I'd be interested to find out why... someone call customer service and ask them... i'm sure their highly trained customer service team will know the answer, whether it's the TCP stack, rate limiting, latency, etc ;)




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Ultimate Geek
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  Reply # 519815 12-Sep-2011 10:04 Send private message

jnawk:
michaeln: You said to and from the overseas site. What are the 'from' rates you and your xNet friend is getting? What are the 'to' rates?

Can you share the name of the site, so we can see the route that might be taken?

Is it possible that the transfers might be cached?

Are you and your friends using identical operating systems? The RWIN setting varies dramatically between operating systems, and between different versions of operating systems. 



File transfer over SSH connection from baird.net.nz.  I get about 3mbit/connection, but can get my full 15mbit if I have enough connections going.  He gets basically his whole connection worth of bandwidth down a single connection (something like 10mbit/sec).
Both operating systems are openSUSE 11.4. 

As I have mentioned previously - the only difference is the internet connection itself.


Are you sure he's not doing anything different? He must be because that host is at best 160ms away from us which puts max TCP throughput at around 3mbit per TCP stream, For him to get 10mbit from a SINGLE TCP stream he would need to be within 50ms latency of that host




Most problems are the result of previous solutions...

All comment's I make are my own personal opinion and do not in any way, shape or form reflect the views of current or former employers unless specifically stated 

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Ultimate Geek
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  Reply # 519835 12-Sep-2011 10:39 Send private message

Huh, you learn something every day.

http://en.wikipedia.org/wiki/TCP_tuning

Says that the maximum transfer rate is:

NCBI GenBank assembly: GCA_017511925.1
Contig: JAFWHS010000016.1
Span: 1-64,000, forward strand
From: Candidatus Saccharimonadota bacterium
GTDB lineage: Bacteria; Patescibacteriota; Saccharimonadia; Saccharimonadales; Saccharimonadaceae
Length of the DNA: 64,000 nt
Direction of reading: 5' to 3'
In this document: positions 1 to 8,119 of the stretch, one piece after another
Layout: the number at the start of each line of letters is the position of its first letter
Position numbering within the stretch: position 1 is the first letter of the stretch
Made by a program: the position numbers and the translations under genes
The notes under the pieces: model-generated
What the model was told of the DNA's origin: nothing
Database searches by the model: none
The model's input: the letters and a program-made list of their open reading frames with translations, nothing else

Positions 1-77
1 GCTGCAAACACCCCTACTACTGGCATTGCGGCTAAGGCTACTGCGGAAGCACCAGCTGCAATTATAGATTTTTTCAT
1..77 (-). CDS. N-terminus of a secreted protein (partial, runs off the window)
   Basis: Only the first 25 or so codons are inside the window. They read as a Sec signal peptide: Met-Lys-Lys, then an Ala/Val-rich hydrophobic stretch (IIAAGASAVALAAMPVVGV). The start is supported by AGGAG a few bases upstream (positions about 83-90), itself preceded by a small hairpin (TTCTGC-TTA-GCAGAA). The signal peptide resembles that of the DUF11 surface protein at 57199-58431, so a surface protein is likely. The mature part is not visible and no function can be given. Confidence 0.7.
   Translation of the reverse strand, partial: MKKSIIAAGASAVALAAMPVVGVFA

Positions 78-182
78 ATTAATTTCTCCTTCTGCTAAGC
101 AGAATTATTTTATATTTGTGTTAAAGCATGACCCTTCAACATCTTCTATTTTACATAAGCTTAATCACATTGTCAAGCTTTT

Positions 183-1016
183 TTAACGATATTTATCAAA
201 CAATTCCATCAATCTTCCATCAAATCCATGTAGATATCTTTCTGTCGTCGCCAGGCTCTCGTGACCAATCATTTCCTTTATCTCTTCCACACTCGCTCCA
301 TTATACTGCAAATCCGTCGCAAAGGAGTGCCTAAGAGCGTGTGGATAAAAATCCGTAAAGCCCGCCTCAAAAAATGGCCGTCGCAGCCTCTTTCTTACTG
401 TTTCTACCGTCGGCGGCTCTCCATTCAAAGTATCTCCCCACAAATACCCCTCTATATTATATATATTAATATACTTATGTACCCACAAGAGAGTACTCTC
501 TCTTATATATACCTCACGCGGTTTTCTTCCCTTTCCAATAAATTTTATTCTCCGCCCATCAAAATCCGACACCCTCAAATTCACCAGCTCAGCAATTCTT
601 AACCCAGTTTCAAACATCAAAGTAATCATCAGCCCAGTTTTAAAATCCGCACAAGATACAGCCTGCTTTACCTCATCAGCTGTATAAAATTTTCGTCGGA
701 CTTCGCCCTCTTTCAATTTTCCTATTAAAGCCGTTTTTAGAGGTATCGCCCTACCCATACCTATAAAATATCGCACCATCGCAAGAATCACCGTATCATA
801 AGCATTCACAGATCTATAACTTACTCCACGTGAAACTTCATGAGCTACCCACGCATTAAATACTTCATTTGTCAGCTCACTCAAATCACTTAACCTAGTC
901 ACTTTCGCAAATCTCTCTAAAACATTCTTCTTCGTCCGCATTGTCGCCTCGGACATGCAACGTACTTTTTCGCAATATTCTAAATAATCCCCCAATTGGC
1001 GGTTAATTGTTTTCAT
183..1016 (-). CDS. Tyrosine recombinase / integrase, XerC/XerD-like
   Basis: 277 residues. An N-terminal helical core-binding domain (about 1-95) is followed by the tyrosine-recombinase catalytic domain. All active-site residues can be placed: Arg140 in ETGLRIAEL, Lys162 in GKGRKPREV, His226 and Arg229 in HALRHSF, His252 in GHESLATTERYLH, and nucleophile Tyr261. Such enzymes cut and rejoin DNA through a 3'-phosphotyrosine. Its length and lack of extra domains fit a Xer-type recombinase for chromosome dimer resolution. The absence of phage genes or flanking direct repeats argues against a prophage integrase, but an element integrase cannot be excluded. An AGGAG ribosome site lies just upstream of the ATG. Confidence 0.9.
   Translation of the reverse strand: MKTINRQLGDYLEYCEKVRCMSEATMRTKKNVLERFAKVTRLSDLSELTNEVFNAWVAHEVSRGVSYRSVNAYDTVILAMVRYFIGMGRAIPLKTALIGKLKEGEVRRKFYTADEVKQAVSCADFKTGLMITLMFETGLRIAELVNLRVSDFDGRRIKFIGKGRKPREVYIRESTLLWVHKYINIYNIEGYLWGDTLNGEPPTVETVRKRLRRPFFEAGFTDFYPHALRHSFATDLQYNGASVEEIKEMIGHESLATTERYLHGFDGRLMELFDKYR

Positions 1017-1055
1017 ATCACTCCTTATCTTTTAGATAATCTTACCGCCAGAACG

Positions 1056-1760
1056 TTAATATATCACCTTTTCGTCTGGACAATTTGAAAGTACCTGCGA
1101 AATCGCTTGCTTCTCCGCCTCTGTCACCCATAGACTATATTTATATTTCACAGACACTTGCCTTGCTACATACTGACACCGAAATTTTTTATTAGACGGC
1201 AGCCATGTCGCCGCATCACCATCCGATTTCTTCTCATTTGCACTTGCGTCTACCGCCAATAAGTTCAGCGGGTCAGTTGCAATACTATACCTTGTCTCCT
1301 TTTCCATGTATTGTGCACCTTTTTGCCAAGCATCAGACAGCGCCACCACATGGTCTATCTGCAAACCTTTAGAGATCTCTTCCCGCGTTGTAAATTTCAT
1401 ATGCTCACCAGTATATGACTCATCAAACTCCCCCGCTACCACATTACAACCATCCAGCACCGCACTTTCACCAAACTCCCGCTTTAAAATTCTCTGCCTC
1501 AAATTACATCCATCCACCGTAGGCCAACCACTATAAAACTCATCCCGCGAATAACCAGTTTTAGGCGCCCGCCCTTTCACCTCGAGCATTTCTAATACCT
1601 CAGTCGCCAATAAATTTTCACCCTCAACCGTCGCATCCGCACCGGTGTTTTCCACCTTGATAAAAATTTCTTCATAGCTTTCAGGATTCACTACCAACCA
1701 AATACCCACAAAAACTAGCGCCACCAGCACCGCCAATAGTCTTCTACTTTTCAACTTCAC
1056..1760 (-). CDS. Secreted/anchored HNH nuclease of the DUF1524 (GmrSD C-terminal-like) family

throughput <= RWIN/RTT

Where:
RWIN is the receive window size
RTT is the round trip time.

The RWIN has a maximum value of 65536, so that means that given a RTT of 150ms, we have a throughput of:


(65536 Bytes/0.150s  = 3,495,253.33 bits/s = 3.5mbps.

Since we can't make the window size any larger, the only thing we can change is the RTT.

Bummer.

There may be a way around it, http://en.wikipedia.org/wiki/TCP_window_scale_option .  However, since we're going to the proxy, it will be scrubbing any HTTP connections we use, making any local options pointless anyways.






178 posts

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  Reply # 519857 12-Sep-2011 11:25 Send private message

jpollock: Huh, you learn something every day.

http://en.wikipedia.org/wiki/TCP_tuning

Says that the maximum transfer rate is:

throughput
Where:
RWIN is the receive window size
RTT is the round trip time.

The RWIN has a maximum value of 65536, so that means that given a RTT of 150ms, we have a throughput of:


(65536 Bytes/0.150s  = 3,495,253.33 bits/s = 3.5mbps.

Since we can't make the window size any larger, the only thing we can change is the RTT.

Bummer.

There may be a way around it, http://en.wikipedia.org/wiki/TCP_window_scale_option .  However, since we're going to the proxy, it will be scrubbing any HTTP connections we use, making any local options pointless anyways.


Actually, in my case, as it is an SSH session (ie, encrypted), it is uncacheable.  No proxy or anything is involved.   And, I have control of both boxes, so I can increase the RWIN and the WWIN.  

My observations are that the speed readings jump about a bit (I've probably not set the size optimally - 512k - probably a bit big), but TCP eventually settles down to the same old speed it always did.

Interestingly enough, my friend has left his RWIN at the default (128k), and he gets 1.1MB/sec or about 9mbit/sec - about 3 times the speed I get.  His ping is 10msec better than mine (150ms vs 160ms)

Which leaves the only other option - Telstra Clear messing with the connection in some way - shaping, or futzing with the window values directly.   I suspect shaping.



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  Reply # 519862 12-Sep-2011 11:31 Send private message